The development of TEM-visible damage in materials under irradiation at cryogenic temperatures cannot be explained using classical rate theory modeling with thermally activated reactions since at low temperatures thermal reaction rates are too low. Although point defect mobility approaches zero at low temperature, the thermal spikes induced by displacement cascades enable some atom mobility as it cools. In this work a model is developed to calculate “athermal” reaction rates from the atomic mobility within the irradiation-induced thermal spikes, including both displacement cascades and electronic stopping. The athermal reaction rates are added to a simple rate theory cluster dynamics model to allow for the simulation of microstructure evolution during irradiation at cryogenic temperatures. The rate theory model is applied to in-situ irradiation of ZrC and compares well at cryogenic temperatures. The results show that the addition of the thermal spike model makes it possible to rationalize microstructure evolution in the low temperature regime.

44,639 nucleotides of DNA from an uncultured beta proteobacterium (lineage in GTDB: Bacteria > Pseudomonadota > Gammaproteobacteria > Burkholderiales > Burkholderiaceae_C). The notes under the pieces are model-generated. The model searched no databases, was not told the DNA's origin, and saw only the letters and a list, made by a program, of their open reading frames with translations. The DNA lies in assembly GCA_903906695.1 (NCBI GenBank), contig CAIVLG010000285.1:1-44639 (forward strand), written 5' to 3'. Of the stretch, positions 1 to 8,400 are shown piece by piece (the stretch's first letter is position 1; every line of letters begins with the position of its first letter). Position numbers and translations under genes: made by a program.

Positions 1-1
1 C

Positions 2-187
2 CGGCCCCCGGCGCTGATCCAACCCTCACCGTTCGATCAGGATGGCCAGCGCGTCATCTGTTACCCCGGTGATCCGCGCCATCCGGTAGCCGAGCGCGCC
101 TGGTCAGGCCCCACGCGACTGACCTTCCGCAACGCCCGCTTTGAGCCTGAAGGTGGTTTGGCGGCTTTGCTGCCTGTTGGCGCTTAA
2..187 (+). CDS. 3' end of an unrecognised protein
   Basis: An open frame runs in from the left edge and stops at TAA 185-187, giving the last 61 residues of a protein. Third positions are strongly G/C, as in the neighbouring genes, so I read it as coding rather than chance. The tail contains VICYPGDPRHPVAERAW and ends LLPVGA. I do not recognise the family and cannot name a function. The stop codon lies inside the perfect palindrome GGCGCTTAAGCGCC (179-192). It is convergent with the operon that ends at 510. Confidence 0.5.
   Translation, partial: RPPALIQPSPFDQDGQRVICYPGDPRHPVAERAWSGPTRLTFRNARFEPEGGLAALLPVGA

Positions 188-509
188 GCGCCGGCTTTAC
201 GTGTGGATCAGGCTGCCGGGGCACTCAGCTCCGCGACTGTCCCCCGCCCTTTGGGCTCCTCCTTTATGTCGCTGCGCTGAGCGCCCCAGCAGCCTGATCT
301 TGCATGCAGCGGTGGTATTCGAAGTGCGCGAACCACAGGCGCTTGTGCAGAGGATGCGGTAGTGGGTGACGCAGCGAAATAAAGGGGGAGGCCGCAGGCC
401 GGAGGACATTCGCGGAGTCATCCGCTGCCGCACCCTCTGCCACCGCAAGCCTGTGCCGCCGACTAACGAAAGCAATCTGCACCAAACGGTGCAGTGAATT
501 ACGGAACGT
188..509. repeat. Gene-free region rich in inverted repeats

Ulmer, C. J., & Motta, A. T. (2017). Modeling thermal spike driven reactions at low temperature and application to zirconium carbide radiation damage. Nuclear Instruments and Methods in Physics Research, Section B: Beam Interactions with Materials and Atoms, 410, 200–206. https://doi.org/10.1016/j.nimb.2017.08.015